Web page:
On the vaccine, Dr Hopkins said : "We have no evidence at the moment that the vaccine will not work, actually what that means, in fact, is that there's strong evidence that it will work because the vaccine produces a strong immune response and it's broad and acts against lots of variation in the virus.

"What we are doing is laboratory studies with people who have had previous infection and who have had vaccine to look and see in the laboratory how their blood kills the virus.

"Those take a number of weeks as we grow the virus and do those studies. As soon as they are available, we will of course release them."

How does it compare to the new UK strain?

The South African strain is “slightly different” to the UK’s one, according to Professor Neil Ferguson, a member of the UK GOvernment’s NERVTAG group, speaking to MPs today.

But at the Downing Street briefing, Dr Hopkins said the two variants were “very different”.

Dr Preston said: “The ’South African’ variant is distinct from the UK variant, but both contain an unusually high number of mutations compared to other SARS-CoV-2 lineages.”

A typical “new strain” might have a handful of mutations, but the British one has 17, while the South African variant has between 10 and 20.

“Some of these mutations change the S protein, which is cause for concern,” Dr Preston said.

The spike protein is on the outer surface of the viral particle. It is a focus for coronavirus vaccines, and so if it changes, it could affect how vaccines work.

Will it affect vaccines?

Since the emergence of the British strain, health officials and scientists have said it is “highly unlikely” this will render the vaccines useless.

This is probably the case for the South African one, too. But work is ongoing to look at this further and could take weeks.

It is possible that in the future, we will need to adjust our vaccines so they are perfect against the strains in circulation.

This is how the flu vaccine is made every year.

What’s happening in South Africa?

501.V2 accounts for up to 90 percent of South Africa's new cases.

Daily confirmed infections are reaching 9,500 per day, on average.

It’s the highest it’s been since the peak of the first wave in July, when almost 13,000 cases were being diagnosed a day.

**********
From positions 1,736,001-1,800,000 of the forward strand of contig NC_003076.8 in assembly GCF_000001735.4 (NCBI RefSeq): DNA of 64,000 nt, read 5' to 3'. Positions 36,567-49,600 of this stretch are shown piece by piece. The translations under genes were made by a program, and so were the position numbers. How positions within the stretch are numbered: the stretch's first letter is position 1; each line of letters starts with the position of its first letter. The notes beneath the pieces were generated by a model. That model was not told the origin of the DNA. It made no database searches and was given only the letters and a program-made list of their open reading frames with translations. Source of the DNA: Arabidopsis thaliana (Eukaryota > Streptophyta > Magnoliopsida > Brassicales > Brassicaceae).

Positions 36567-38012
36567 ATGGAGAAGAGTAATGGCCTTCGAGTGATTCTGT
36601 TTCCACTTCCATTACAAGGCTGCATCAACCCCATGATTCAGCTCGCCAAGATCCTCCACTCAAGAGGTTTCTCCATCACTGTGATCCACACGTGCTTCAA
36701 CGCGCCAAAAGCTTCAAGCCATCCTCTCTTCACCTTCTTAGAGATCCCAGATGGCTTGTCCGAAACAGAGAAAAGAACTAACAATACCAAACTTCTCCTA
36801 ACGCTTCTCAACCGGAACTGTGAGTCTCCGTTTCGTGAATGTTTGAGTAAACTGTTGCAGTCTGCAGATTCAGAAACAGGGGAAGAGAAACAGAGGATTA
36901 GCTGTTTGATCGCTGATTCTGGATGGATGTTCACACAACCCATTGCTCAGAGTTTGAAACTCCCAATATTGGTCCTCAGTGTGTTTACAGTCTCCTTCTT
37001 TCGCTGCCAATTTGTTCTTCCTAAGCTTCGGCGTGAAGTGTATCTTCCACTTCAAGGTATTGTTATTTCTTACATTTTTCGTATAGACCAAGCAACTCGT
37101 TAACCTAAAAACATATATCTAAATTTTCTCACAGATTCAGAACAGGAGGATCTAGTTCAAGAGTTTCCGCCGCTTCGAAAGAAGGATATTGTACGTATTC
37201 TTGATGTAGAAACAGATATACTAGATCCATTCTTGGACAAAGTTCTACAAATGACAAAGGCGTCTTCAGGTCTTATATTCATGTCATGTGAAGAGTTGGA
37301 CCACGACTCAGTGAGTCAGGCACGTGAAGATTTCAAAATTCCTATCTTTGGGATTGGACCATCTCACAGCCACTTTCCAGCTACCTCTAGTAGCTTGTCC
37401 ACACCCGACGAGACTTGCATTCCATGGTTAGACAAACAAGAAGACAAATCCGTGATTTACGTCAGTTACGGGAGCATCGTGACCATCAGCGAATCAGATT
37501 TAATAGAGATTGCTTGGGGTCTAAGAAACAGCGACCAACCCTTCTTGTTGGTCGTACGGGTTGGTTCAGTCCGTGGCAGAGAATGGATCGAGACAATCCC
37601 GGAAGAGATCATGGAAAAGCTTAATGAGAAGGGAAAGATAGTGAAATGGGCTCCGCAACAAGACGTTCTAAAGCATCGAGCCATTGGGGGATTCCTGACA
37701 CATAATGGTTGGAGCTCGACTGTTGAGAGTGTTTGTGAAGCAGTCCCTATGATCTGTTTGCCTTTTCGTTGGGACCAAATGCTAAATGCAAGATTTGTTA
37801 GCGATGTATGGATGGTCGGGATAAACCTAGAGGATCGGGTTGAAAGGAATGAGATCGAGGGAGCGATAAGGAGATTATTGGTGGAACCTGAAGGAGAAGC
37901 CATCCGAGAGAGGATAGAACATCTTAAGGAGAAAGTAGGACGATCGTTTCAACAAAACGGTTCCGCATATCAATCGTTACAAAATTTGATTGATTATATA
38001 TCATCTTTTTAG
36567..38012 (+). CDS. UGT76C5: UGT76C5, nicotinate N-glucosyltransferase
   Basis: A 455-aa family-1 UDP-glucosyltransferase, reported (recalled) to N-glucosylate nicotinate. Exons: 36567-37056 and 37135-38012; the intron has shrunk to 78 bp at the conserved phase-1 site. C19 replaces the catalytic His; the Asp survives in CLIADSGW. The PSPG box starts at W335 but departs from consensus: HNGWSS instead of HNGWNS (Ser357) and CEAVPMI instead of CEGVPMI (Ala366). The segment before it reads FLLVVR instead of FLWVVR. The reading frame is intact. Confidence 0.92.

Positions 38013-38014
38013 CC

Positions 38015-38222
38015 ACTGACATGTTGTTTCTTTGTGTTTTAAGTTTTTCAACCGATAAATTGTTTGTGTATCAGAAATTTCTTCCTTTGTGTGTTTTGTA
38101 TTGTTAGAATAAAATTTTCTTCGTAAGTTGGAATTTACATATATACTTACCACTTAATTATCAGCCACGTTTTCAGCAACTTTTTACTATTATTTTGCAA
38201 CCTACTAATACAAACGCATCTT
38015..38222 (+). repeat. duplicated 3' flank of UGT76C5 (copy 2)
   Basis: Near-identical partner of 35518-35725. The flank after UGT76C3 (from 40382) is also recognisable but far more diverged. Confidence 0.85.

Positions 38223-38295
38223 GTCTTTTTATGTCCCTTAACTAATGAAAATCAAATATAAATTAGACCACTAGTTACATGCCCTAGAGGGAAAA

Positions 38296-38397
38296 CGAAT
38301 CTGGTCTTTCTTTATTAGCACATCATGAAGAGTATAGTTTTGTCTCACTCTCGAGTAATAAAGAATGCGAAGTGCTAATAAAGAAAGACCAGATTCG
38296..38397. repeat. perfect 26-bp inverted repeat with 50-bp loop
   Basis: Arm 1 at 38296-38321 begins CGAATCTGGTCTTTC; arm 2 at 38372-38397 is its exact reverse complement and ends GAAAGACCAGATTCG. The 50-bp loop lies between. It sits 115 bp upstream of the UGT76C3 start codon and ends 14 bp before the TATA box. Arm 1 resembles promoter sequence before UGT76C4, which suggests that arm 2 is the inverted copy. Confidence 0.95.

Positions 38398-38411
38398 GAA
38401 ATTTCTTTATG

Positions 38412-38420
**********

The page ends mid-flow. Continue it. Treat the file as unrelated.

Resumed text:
The country saw a dip in cases between September and mid-November before a sudden spike, which the health minister Mr Mkhize said was “being driven by this new variant”.

Latest figures suggest the South African strain was behind a record number of people being hospitalised there.

 

South Africa has recorded the highest number of coronavirus infections on the African continent, approaching the 950,000 mark, with over 25,000 related deaths so far.

A resurgence in positive cases saw the government tighten lockdown restrictions last week, but a lockdown has not been used.

The World Health Organization (WHO) said on December 18 it was in touch with the South African researchers who identified the new variant.

“We are working with them with our SARS-CoV-2 Virus evolution working group,” said WHO epidemiologist Maria Van Kerkhove.

“They are growing the virus in the country and they're working with researchers to determine any changes in the behaviour of the virus itself in terms of transmission.”

Should we be worried?

Mutations are normal in any evolution of a virus over time. Already thousands have been found in SARS-CoV-2 within one year.

What makes the latest two from the UK and South Africa so interesting is the speed at which they became “prominent”, causing lots of cases and suddenly.

Prof Young said: “Variants of SARS-CoV-2 have been around since the beginning of the pandemic and are a product of the natural process by which viruses develop and adapt to their hosts as they replicate.

“Most of these mutations have no effect on the behaviour of the virus but very occasionally they can improve the ability of the virus to infect and/or become more resistant to the body’s immune response.”

Dr Anthony Fauci, director of the US National Institute of Allergy and Infectious Diseases, warned against overreacting to new coronavirus variants.

He told BBC Radio 4’s Today programme: “RNA viruses mutate, we know that, they continue to mutate – they have mutated in the past and they will mutate in the future.

“The mutations that have been noticed in the south-eastern part of the UK and in South Afric… I don’t think that this is something that would require draconian changes in policy so we have to be careful that we don’t overreact to something that is the natural evolution of the virus that might not have any strong impact on how we handle the virus in any way.”